Top 5 Takeaways From Our August Seminar With Casting Director Tim Harrington

 

Casting Networks Talk

The personable and, as confirmed by one of our Twitter followers, funny casting director Tim Harrington joined us for our August seminar to impart some more wisdom for our talented users. Let’s cut to the chase and get to that wisdom.


1. What do you regret not doing in the past? Okay, now do those things.

regret

It’s easy to sit and wonder “what if” all the live-long day, but it’s not at all productive. Sit down and take stock of all the things you regret doing not doing, then make a plan of action to do those things going forward. This sounds really simple, but it kind of blew my mind. Maybe because I’m dumb? Who’s to say.

2. Breathing Is Key

breathing

Getting into your car to go to the audition? Take a mindful breath. Parked at the audition? Take a mindful breath. Just signed in at the audition? Take a mindful breath. Basically, at every step you’re experiencing some nervous energy, go ahead and take a mindful breath in and out. It’s going to focus your energy and help to keep you in the right headspace.

3. Acting is through the eyes.

eyes

If your eyes don’t seem connected to your thoughts or feelings, you’re going to have trouble. And please, no forehead/eyebrow acting – that’s where your forehead and eyebrows are working in tandem, trying to do all the emotional work and communication by being unwatchable in how much they’re moving.

4. Conversation: conducive to improv. Technical: adhere to the script.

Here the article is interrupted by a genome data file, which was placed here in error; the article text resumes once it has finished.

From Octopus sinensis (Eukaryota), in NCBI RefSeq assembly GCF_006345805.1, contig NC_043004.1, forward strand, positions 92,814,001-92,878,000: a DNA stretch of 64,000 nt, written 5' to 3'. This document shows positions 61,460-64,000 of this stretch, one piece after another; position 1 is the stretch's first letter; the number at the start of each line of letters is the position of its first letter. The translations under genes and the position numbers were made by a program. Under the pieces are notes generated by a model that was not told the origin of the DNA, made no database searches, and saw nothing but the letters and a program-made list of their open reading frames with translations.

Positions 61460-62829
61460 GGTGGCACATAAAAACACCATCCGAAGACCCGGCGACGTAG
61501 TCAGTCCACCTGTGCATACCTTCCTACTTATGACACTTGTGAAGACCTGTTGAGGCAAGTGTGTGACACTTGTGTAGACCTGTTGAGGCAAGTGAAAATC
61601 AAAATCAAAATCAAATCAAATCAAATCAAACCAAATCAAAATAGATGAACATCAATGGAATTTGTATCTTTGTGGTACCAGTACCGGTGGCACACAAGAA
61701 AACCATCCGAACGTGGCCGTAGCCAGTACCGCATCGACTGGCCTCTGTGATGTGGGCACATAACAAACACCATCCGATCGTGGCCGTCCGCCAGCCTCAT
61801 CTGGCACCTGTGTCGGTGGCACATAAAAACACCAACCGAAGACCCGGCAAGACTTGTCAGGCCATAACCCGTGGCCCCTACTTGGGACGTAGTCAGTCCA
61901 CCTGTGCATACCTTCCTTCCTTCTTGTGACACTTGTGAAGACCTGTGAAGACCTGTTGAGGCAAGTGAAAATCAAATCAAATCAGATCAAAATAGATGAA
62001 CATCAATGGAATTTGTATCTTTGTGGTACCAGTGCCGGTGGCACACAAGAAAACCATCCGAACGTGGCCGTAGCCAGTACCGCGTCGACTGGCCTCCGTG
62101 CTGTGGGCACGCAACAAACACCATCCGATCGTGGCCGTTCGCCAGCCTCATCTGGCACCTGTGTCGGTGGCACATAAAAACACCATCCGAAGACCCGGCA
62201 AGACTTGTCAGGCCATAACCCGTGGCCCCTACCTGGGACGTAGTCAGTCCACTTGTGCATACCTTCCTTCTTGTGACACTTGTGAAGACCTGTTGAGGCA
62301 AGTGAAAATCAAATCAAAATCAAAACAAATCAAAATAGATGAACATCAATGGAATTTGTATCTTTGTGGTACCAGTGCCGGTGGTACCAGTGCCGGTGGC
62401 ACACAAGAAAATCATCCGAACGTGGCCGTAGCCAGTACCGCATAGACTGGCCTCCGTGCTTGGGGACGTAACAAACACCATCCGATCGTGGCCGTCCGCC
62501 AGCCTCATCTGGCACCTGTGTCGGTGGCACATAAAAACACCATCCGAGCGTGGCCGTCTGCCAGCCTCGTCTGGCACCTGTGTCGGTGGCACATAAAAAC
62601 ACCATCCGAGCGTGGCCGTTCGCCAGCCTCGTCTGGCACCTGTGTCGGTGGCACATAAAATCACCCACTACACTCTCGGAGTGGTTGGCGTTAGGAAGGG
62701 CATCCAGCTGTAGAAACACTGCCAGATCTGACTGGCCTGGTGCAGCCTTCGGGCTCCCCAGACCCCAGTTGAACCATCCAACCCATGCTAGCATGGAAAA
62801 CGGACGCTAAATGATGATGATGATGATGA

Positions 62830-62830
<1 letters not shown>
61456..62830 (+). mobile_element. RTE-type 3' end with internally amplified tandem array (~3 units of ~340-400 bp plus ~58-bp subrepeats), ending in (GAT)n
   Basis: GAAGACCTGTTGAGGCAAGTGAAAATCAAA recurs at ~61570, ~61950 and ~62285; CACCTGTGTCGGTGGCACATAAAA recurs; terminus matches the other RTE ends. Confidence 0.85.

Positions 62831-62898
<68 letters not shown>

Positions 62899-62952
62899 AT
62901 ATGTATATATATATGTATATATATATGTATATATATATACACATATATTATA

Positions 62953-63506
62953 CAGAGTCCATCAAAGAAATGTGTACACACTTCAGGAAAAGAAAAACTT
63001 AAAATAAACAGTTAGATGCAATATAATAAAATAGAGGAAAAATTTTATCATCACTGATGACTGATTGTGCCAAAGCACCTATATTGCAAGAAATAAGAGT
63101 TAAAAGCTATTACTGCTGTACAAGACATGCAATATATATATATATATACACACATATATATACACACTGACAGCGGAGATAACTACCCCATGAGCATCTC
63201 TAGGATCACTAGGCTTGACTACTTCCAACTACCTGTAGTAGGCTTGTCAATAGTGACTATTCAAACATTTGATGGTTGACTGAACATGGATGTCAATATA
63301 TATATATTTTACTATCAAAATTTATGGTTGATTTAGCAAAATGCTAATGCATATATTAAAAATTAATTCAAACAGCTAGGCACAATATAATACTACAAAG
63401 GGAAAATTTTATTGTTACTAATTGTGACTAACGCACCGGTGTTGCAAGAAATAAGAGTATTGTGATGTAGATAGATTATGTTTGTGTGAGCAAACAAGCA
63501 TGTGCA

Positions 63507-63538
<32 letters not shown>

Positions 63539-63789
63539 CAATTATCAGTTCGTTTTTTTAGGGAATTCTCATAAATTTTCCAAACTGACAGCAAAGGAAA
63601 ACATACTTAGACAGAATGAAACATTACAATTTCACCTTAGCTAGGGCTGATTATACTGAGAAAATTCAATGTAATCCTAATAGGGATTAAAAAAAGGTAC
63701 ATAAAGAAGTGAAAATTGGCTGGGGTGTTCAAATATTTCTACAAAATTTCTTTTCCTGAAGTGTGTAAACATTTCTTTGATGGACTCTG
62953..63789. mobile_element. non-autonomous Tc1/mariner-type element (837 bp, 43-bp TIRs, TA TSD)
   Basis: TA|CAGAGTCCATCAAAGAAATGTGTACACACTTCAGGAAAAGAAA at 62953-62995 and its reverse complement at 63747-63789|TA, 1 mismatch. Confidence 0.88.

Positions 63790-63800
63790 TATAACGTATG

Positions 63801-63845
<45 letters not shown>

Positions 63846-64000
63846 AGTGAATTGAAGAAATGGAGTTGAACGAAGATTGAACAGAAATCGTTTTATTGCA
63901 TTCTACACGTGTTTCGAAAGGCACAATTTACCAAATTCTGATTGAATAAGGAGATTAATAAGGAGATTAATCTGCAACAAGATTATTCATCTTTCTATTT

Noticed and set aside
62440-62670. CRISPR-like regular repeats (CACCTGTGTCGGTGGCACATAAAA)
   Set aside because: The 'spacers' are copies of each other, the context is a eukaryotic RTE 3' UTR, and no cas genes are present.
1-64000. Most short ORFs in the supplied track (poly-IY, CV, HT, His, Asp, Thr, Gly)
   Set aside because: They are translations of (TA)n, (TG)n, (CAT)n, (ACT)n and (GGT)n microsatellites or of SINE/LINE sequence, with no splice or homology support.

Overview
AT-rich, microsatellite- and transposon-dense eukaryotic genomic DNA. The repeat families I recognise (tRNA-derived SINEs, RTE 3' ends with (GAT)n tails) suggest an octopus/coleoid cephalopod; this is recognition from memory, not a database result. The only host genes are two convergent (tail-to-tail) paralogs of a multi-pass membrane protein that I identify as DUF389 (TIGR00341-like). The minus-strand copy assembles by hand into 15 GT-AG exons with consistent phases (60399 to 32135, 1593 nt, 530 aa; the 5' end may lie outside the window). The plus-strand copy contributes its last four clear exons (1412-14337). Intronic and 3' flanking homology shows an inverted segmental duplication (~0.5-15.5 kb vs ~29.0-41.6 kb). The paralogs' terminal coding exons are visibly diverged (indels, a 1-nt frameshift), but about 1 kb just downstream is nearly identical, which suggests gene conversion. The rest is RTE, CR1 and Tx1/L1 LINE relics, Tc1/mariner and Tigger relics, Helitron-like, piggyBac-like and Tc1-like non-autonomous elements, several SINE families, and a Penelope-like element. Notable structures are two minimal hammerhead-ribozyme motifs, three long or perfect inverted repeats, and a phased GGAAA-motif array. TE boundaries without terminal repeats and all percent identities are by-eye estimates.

speak

Most auditions indicate whether or not you should feel free to embellish or play loose with the script, but if it hasn’t been indicated, let the copy be your guide. If it’s casual and conversational, you can probably insert your own personality and ad-lib a bit. But if it’s super technical and instructional, just go with the script.

5. Interview audition? Think anecdote, not story.

Have an audition where they’re just going down the line and asking questions? When they get to you, it’s good to have something with kind of a middle, beginning, and end, but think anecdote not story. Otherwise, it’s not going to leave the camera op a good place to interrupt you and it will create kind of an awkward energy. You don’t want to ramble, leaving the camera op wanting to pull out an umbrella and float away.


Lindsay Katai is a writer/performer/debtor in Los Angeles and serves as Casting Networks’ Marketing Communications Specialist. She has come to terms with the fact that her type is best described as “socially awkward Wednesday Addams.” She’s worked at Casting Networks since 2010.

Comments

comments